Deep Sky Object Galaxy

Messier 96

Messier 96, located in the constellation Leo, is a spiral galaxy approximately 31 million light-years away and reaches its annual culmination at astronomical midnight around March 1st.

Messier 96, also known as M96 or NGC 3368, is a spiral galaxy located approximately 31 million light-years away in the constellation Leo. It is notable for its asymmetric spiral arms and a bright central bulge.

Location and neighborhood.

Messier 96 can be found in the constellation Leo (the Lion). Specifically, it lies in the eastern part of Leo, not far from the border with the constellation Sextans. Its coordinates in the sky are approximately right ascension 10h 46m and declination +11° 49′, making it visible from most locations in the Northern Hemisphere during the spring months.

The cosmic neighborhood of Messier 96 includes its parent galaxy group, the Leo I Group. This group consists of several galaxies, including M96’s close neighbors, such as M95 and M105. These galaxies are gravitationally bound to each other and often interact dynamically.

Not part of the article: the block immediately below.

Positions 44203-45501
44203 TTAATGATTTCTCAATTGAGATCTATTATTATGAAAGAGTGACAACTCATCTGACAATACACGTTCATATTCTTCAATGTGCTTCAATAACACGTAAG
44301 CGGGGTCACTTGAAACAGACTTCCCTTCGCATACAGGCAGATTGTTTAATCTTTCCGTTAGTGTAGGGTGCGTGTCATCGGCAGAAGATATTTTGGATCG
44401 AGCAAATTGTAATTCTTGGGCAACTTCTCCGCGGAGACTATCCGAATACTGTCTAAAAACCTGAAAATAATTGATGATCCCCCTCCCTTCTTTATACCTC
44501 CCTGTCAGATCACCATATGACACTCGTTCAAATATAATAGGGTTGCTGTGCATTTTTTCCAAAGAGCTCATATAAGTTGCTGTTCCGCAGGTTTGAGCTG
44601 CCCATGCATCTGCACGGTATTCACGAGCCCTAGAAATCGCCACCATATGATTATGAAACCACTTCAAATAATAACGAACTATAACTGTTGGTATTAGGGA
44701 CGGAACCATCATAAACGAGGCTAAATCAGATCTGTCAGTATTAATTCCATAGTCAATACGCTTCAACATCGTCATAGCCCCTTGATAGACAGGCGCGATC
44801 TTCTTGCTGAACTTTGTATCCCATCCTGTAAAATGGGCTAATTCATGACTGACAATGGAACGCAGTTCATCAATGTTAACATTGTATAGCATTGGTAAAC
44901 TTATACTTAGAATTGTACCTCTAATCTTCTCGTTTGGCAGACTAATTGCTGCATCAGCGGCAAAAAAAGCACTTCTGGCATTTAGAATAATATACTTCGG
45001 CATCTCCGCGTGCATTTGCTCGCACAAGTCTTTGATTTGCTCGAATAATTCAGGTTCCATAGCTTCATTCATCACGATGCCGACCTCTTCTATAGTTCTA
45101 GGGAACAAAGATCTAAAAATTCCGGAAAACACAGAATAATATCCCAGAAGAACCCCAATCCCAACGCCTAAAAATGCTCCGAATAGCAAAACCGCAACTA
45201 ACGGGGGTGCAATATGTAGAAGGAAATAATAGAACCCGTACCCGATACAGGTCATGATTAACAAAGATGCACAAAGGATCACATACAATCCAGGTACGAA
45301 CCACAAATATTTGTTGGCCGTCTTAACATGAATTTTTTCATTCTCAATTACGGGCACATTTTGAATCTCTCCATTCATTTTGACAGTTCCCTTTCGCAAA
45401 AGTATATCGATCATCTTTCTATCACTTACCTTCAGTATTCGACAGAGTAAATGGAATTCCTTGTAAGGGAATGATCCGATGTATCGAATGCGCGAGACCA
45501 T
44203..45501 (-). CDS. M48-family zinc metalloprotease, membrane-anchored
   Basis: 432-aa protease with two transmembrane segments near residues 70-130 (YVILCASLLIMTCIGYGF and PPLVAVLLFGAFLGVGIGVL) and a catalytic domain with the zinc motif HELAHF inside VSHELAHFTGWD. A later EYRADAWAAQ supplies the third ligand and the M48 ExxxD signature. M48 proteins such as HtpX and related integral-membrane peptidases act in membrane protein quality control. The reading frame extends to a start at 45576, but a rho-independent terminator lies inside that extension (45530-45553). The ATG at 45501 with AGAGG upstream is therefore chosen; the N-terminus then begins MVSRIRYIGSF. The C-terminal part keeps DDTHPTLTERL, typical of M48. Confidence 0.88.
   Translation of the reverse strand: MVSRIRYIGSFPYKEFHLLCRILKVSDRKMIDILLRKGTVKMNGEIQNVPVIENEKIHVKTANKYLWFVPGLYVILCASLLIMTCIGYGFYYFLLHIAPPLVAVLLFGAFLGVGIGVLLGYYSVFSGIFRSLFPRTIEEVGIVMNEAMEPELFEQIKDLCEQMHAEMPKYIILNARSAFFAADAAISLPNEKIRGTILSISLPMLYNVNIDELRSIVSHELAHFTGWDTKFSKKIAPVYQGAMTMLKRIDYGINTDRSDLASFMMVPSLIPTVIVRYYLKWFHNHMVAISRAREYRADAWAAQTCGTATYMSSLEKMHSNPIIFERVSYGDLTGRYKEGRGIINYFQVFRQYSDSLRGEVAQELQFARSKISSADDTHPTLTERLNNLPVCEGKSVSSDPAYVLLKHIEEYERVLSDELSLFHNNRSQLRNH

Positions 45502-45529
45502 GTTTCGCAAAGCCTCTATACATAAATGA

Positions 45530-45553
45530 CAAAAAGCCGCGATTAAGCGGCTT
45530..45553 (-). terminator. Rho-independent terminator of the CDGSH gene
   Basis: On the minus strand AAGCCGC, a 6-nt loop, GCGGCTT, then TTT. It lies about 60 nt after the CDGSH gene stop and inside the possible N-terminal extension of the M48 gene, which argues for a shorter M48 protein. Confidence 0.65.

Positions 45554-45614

Unique facts

  • Asymmetric Spiral Structure: Unlike some spiral galaxies with symmetrical arms, Messier 96 displays an asymmetric spiral structure. Its spiral arms appear to be irregular and distorted, possibly due to gravitational interactions with nearby galaxies.
  • Bright Central Bulge: At the center of Messier 96 lies a bright, prominent bulge. This central region is likely composed of older stars and may also harbor a supermassive black hole.

Brightness and size

Messier 96 has an apparent visual magnitude of around 9.2, making it relatively bright and observable with amateur telescopes under dark sky conditions.

In terms of its distance from Earth, Messier 96 is located approximately 31 million light-years away from us.

The size of Messier 96 is about 100,000 light-years in diameter, making it comparable in size to our own Milky Way galaxy.

In terms of angular size, Messier 96 appears relatively small in the night sky. Its angular diameter is approximately 7×5 arcminutes.